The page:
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Oakland County Removes Question About Criminal Record From Job Applications

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Image credit: Flazingo Photos

New policy aims to ensure fair hiring practices for people seeking second chances.

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Starting Aug. 1, Oakland County will no longer ask most job applicants whether they’ve ever been arrested or convicted of a crime.

In June, the county Board of Commissioners voted to remove the question from its job applications in order to ensure hiring officials consider someone’s qualifications first. Dozens of states, cities, and counties have adopted similar “ban the box” policies.

District 17 Commissioner Nancy Quarles says the new policy removes a roadblock to employment.

Many times, when an employer sees that box checked, the applicant didn’t go any further. The application would not be reviewed or looked at.” — Oakland Co. Commissioner Nancy Quarles

The "box" as it appears on the Oakland County websiteOakland County Government
Oakland County Government

The “box” as it appears on the Oakland County website

Quarles says it’s a matter of fairness to people who are looking for a second chance. 

Some of those crimes may have happened 10 or 15 years ago, or while they were in their teens,” Quarles says.

The county will continue to do background checks, and the new policy does not apply to positions where information about a person’s criminal record is required by federal law, such as jobs within the sheriff’s department.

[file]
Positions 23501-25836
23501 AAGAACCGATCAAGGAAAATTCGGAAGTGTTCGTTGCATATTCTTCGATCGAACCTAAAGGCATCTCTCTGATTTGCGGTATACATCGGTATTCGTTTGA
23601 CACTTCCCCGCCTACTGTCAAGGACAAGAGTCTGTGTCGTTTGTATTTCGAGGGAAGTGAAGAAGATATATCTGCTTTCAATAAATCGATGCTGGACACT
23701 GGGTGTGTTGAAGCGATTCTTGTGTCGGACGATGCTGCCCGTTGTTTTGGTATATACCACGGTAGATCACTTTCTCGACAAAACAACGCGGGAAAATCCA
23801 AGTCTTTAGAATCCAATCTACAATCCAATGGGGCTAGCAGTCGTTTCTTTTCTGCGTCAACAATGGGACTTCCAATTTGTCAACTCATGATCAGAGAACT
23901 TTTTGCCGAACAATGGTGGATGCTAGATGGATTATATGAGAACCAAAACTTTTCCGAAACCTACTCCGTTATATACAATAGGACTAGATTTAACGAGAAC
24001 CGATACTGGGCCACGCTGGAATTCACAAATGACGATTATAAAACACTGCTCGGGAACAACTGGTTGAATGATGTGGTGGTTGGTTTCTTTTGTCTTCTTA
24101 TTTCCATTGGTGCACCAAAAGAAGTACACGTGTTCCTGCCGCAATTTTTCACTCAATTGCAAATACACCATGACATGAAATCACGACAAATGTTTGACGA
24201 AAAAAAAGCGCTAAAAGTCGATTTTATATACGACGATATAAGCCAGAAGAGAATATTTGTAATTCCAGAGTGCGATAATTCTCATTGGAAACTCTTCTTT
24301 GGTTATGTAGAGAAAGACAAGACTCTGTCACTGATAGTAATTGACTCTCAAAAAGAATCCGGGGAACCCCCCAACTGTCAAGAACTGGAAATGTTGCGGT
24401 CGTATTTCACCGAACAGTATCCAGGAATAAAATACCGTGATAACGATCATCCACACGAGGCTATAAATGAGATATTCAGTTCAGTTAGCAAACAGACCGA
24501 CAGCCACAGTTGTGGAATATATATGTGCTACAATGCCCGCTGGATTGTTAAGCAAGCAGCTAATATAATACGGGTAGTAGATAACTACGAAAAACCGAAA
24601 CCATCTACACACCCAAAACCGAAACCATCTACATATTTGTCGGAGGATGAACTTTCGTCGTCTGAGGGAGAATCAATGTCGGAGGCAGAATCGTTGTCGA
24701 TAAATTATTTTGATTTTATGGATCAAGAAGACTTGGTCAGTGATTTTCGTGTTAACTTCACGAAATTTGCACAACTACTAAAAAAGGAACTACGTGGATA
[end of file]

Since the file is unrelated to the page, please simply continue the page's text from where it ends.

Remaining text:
Oakland Co. Commissioner Nancy QuarlesOakland County Government
Oakland County Government

Oakland Co. Commissioner Nancy Quarles

Click on the audio player to hear the conversation with WDET’s Pat Batcheller and read excerpts from the Q&A below, edited for length and clarity.

WDET: Why did you ban “the box”?

Commissioner Nancy Quarles: For me, it’s a fairness issue. If you have served time in jail or been incarcerated, or have a criminal arrest on your record, you have to check the box — which one applies to you. And many times, when an employer sees that box checked, the applicant didn’t go any further. The application would not be reviewed or looked at. 

When you talk about fairness, people who may have a criminal record or often looking for a second chance, and getting a job would certainly help toward that, wouldn’t it?

Absolutely. It helps them become a more productive citizen. And some of those crimes may have happened 10 or 15 years ago, or while they were in their teens. But they still had to check the box, and not be able to explain it when you fill out an application. Of course, most applications today are online and there’s nowhere on the form where you can explain it. 

Would the county still be able to do a background check on job applicants?

Absolutely. If an applicant meets the criteria for the job, they’ll be able to interview for it. Then, prior to a job offer, they will have a background check at that time. By then, there’s a rapport built up between the employer and the applicant. That would give the applicant a chance to explain anything that turns up on a background check such as a prior arrest or conviction. There are certain jobs that require federally-mandated background checks. In those cases, “ban the box” will not apply.

Are you talking about someone who might apply for a job in finance or accounting who might have a record for embezzlement, or something like that?

Mainly in Oakland County, it’s those who are applying for jobs in the sheriff’s department, a background check has to be done early in the process. 

Could someone still be denied a job because of a criminal record?

They still could be. 

When does this go into effect?

August 1, 2019. Our human resources department is working on the process that they’re going to use in removing the box.


Pat Batcheller, Senior News Editor

Pat Batcheller is a host and Senior News Editor for 101.9 WDET, presenting local news, traffic and weather updates during Morning Edition. He is an amateur musician.

pbatcheller@wdet.org Follow @patbwdet

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